The ACA changes that by organizing health plans in four main levels: Bronze, Silver, Gold, and Platinum. The plans in each of these levels are supposed to offer the same set of 10 essential benefits: Ambulatory patient care, emergency care, hospitalization, maternity and newborn care, mental health and substance abuse treatment, prescription drugs, rehabilitative services, laboratory services, preventative and wellness coverage, and pediatric care. Here’s a link to a website that discusses these, and the ACA in general (link). There is a special level option, Catastrophic Care, for individuals under 30 who can’t afford a regular plan. It has the same 10 essential benefits but an extremely high deductible and only pays for a few visits to a doctor per year, as well as preventative care. Everything else comes out of your pocket until you meet the deductible. And Catastrophic Care plans are not eligible for the premium reduction / tax credits the other plans are (more on those, later). So those with low income may be better off enrolling in a regular plan, although Catastrophic Care premiums are supposed to be very low.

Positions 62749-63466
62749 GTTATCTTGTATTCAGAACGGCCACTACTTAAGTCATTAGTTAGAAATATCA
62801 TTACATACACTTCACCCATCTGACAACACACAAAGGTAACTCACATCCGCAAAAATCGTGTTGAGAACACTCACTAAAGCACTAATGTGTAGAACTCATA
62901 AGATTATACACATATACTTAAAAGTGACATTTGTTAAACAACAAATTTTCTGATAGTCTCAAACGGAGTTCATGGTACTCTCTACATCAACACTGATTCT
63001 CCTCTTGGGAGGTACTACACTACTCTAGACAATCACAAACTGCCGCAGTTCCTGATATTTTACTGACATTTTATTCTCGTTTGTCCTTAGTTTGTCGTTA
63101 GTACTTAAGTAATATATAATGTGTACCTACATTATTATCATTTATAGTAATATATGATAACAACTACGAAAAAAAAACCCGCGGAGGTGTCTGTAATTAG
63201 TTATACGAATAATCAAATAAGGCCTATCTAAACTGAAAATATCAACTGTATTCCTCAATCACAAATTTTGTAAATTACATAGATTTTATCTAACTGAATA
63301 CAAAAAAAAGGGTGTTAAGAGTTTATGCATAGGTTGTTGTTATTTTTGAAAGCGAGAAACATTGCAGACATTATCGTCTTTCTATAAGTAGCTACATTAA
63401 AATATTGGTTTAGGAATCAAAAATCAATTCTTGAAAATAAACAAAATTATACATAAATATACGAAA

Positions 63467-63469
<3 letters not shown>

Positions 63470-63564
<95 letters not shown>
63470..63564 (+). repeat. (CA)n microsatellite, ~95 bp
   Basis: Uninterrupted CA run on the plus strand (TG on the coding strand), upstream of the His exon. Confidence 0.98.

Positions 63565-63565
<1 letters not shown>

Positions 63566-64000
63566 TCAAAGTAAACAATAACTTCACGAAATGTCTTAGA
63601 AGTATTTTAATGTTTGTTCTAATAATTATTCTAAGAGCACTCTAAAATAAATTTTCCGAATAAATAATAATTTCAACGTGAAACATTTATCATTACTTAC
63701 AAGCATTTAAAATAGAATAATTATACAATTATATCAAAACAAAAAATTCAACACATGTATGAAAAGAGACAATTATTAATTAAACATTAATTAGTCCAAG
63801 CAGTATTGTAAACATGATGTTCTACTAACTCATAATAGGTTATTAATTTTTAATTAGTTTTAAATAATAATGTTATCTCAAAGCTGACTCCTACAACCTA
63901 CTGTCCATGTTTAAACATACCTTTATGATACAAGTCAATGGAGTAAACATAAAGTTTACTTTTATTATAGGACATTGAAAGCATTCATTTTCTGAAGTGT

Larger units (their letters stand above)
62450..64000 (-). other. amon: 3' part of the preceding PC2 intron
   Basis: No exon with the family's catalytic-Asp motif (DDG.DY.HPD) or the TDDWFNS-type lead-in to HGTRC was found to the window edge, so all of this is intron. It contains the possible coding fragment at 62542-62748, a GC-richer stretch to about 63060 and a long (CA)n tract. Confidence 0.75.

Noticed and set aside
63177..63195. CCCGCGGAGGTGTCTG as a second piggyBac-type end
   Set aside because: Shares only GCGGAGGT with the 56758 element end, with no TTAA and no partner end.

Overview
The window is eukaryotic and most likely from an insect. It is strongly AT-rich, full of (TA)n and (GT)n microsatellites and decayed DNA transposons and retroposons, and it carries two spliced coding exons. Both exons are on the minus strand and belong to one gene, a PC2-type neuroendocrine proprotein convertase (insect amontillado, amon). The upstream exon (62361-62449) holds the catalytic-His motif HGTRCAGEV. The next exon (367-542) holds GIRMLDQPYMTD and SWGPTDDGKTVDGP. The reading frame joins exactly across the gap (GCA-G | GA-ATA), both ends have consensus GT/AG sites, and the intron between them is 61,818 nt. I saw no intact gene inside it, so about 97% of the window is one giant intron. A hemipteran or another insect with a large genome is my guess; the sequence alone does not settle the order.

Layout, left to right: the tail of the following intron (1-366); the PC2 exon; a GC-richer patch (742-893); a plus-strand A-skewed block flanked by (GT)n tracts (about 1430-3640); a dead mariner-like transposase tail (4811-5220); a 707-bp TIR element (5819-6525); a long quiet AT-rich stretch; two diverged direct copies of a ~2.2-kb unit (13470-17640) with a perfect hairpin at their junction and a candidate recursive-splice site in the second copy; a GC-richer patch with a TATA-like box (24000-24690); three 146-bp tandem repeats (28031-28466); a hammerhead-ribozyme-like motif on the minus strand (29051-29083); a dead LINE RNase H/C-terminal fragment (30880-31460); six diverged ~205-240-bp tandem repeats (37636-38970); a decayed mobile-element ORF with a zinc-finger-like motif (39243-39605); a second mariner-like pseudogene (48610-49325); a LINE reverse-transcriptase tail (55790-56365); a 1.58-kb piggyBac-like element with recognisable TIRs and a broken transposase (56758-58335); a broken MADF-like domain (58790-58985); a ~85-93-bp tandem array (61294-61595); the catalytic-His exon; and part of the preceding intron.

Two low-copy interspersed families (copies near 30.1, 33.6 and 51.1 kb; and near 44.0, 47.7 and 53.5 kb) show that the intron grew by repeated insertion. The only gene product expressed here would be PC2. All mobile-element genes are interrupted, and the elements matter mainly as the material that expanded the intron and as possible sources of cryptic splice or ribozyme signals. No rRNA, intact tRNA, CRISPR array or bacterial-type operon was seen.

(And speaking of the regular plans, they may offer additional benefits like dental and vision care, or Health Savings Accounts, but those WILL be extra, and the idea is that this standardization will make it an apple to apple comparison. Previously not all health care plans offered all the required benefits, so this has caused massive changes in the health insurance industry.)